BookPage Nonfiction Top Pick, January 2015
If Elena Gorokhova’s splendid second memoir merely conveyed to readers a vivid, almost visceral understanding of the sometimes paralyzing sense of dislocation she experienced arriving in the United States in 1980 from the Soviet Union, that alone would be reason enough to read it. On her first day in the U.S., for instance, she visits the air-conditioned Smithsonian National Air and Space Museum with the American husband she barely knows, and wonders, “Why are there no smells? Russia assaults you in your nostrils: milk always on the verge of turning sour, the wet wool of winter coats we wear everyday for five months, rubber phone booth tiles buckled with urine. . . .”
In the first third of Russian Tattoo, which describes her first year in the U.S. and the full extent of her unhappy first marriage, nearly every page sings with sharp, intelligent, often witty observations about her new, confusing life in America.
But in a way, this section of the memoir is merely the brilliant surface of a more profound exploration of her split identity, of what leaving her Motherland and making a life in her new homeland has meant for Gorokhova: What does she carry? What does she leave behind?
Gorokhova accomplishes this through a moving exposition of her difficult relationships with her mother and her American-born daughter, Sasha. Readers of Gorokhova’s wonderful first memoir, A Mountain of Crumbs, know that Elena herself was a lively, rebellious daughter. Here she writes that her mother was “a mirror image of my Motherland—overbearing, protective, controlling, and nurturing.”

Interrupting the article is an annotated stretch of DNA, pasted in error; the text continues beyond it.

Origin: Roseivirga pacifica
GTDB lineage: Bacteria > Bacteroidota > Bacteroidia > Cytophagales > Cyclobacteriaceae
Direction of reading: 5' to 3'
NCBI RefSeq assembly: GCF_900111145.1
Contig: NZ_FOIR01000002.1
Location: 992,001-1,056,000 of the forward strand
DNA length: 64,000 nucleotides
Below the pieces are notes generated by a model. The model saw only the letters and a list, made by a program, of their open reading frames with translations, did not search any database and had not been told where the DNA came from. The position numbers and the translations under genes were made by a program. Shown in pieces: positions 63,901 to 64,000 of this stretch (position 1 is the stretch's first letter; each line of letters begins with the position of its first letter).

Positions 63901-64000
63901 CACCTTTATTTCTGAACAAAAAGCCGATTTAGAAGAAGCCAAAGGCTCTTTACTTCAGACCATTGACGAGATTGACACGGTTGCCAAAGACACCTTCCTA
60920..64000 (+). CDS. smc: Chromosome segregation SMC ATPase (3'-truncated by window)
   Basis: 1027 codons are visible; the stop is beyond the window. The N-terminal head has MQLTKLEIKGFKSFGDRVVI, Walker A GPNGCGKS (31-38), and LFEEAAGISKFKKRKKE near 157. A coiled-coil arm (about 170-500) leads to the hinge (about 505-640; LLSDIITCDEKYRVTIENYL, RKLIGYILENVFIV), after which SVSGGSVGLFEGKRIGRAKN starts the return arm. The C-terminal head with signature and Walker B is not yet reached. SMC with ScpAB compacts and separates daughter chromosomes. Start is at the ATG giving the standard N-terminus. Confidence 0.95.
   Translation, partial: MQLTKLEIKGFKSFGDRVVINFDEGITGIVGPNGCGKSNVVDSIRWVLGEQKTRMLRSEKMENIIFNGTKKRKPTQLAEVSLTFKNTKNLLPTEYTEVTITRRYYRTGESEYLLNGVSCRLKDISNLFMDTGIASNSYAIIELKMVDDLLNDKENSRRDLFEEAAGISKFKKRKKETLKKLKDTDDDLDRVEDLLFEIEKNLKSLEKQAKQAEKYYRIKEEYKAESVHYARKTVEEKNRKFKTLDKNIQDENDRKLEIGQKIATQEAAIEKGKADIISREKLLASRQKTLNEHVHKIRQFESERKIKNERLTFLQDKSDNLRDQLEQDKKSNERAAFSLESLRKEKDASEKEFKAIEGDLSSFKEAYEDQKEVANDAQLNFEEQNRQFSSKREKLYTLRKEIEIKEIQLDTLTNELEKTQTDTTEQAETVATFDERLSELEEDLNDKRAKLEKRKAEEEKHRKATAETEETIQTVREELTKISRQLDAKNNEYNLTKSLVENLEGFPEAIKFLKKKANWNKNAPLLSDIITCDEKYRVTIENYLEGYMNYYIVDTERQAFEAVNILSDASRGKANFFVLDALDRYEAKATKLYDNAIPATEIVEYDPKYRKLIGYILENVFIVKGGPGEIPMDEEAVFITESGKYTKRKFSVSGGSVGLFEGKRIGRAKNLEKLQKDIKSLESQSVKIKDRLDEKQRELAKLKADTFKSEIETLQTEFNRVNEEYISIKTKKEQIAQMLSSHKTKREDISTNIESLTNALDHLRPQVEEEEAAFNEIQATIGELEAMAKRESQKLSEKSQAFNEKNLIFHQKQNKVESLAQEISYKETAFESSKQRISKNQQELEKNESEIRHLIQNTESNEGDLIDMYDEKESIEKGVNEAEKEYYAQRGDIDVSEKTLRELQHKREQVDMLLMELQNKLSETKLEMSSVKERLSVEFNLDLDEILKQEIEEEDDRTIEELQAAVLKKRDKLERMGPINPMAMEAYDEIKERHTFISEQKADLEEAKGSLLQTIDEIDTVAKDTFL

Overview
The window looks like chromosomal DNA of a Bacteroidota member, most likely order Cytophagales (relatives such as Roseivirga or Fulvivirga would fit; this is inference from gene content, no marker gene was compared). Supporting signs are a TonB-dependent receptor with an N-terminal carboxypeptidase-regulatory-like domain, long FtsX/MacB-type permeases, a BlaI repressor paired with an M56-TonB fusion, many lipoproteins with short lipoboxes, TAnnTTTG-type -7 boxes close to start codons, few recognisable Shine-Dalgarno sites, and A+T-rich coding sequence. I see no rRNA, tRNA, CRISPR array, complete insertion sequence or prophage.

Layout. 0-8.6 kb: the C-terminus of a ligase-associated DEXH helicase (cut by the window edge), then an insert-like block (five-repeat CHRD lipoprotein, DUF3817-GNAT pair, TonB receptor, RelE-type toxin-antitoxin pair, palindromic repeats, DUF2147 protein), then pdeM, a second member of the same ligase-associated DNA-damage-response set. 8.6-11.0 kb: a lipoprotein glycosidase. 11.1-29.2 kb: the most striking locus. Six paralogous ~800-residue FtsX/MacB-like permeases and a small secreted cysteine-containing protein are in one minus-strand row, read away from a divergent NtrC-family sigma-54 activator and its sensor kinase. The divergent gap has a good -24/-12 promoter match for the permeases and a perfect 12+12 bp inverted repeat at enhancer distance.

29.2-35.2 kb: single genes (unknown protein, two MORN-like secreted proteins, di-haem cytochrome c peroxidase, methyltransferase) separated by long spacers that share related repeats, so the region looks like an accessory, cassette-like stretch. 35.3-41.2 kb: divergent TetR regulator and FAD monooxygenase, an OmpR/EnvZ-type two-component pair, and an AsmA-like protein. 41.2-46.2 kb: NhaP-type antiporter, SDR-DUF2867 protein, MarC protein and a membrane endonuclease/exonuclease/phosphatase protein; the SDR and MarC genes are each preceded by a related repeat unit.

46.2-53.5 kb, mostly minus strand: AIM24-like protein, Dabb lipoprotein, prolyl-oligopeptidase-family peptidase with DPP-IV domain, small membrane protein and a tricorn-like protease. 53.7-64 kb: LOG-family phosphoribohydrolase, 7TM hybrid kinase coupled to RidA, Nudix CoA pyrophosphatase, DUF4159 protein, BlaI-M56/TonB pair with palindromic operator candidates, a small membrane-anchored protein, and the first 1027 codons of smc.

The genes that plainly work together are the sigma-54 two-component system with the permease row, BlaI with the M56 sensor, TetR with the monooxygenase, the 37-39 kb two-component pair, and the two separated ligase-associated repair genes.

When Gorokhova’s own daughter is born, her mother arrives from the Soviet Union to live with them in New Jersey permanently. It’s a complicated set of relationships, but as the years pass, Gorokhova sees that her daughter has become “just as ruthless and honest as I used to be.” And she herself has seemingly become more like her mother. With these sorts of divides there are never clean resolutions, but as the illuminating final section of the memoir indicates, there are soulful accommodations. Some of us actually do get wiser as we get older.